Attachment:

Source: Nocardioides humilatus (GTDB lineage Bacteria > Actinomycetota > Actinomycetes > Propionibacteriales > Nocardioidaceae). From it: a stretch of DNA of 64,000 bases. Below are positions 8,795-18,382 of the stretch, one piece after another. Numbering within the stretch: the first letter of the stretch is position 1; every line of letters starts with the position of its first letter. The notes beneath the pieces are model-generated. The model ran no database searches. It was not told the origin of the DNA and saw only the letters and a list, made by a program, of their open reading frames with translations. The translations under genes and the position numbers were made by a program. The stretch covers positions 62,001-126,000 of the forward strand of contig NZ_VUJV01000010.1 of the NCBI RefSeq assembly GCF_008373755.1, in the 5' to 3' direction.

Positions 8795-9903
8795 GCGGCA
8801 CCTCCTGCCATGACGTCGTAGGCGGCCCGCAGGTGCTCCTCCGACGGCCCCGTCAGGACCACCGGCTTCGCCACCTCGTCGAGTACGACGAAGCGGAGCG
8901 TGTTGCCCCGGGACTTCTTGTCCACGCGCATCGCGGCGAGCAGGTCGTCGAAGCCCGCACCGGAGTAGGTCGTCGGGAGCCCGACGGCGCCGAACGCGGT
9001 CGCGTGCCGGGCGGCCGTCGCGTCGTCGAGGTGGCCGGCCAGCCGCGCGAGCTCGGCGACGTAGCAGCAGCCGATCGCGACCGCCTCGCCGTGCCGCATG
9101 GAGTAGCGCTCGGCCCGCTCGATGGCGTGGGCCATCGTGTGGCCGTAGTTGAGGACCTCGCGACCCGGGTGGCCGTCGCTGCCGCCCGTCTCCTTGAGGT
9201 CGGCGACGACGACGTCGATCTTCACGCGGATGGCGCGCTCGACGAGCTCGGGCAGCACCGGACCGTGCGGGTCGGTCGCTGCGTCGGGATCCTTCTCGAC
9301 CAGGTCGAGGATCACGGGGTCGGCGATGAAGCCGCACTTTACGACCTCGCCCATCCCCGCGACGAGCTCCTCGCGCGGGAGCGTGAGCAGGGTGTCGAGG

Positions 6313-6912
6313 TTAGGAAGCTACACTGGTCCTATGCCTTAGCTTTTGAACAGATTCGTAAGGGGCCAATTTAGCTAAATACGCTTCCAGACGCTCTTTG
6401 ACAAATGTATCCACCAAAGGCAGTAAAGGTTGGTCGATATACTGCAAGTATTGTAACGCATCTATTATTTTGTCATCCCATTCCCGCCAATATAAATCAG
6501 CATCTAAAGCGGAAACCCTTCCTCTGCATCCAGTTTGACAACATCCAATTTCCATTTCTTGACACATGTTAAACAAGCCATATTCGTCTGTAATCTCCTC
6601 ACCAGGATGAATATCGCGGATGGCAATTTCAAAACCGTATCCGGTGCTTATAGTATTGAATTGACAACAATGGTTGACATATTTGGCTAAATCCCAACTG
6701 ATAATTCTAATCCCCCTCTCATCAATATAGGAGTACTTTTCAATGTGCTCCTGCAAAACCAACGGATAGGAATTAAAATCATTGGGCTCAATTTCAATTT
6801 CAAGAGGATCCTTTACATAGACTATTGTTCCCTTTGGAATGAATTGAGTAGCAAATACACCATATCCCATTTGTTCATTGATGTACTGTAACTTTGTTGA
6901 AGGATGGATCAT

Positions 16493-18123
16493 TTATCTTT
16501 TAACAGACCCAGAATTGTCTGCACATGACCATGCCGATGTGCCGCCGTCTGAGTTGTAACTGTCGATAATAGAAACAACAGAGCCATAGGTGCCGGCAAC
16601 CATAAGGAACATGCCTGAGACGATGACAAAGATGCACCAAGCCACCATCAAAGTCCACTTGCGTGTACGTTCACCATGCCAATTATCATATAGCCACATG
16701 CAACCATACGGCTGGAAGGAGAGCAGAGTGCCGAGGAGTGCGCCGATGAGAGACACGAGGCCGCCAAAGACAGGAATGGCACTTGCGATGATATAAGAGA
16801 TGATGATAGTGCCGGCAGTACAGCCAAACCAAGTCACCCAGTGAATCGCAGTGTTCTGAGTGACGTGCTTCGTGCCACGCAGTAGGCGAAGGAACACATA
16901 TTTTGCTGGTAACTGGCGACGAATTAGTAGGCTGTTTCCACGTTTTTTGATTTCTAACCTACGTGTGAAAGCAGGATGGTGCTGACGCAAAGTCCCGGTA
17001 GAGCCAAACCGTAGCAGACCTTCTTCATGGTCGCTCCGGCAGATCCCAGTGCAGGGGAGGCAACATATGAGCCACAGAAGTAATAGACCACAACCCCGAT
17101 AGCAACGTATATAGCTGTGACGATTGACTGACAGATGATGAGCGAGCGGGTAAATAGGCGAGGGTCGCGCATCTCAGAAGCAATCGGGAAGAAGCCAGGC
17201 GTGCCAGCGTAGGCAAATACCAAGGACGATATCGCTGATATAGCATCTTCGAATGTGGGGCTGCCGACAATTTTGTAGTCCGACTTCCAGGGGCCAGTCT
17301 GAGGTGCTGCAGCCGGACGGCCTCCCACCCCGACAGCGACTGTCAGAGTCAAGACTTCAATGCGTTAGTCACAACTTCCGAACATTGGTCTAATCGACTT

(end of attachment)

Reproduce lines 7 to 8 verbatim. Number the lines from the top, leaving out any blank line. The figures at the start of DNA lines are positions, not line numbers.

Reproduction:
9101 GAGTAGCGCTCGGCCCGCTCGATGGCGTGGGCCATCGTGTGGCCGTAGTTGAGGACCTCGCGACCCGGGTGGCCGTCGCTGCCGCCCGTCTCCTTGAGGT
9201 CGGCGACGACGACGTCGATCTTCACGCGGATGGCGCGCTCGACGAGCTCGGGCAGCACCGGACCGTGCGGGTCGGTCGCTGCGTCGGGATCCTTCTCGAC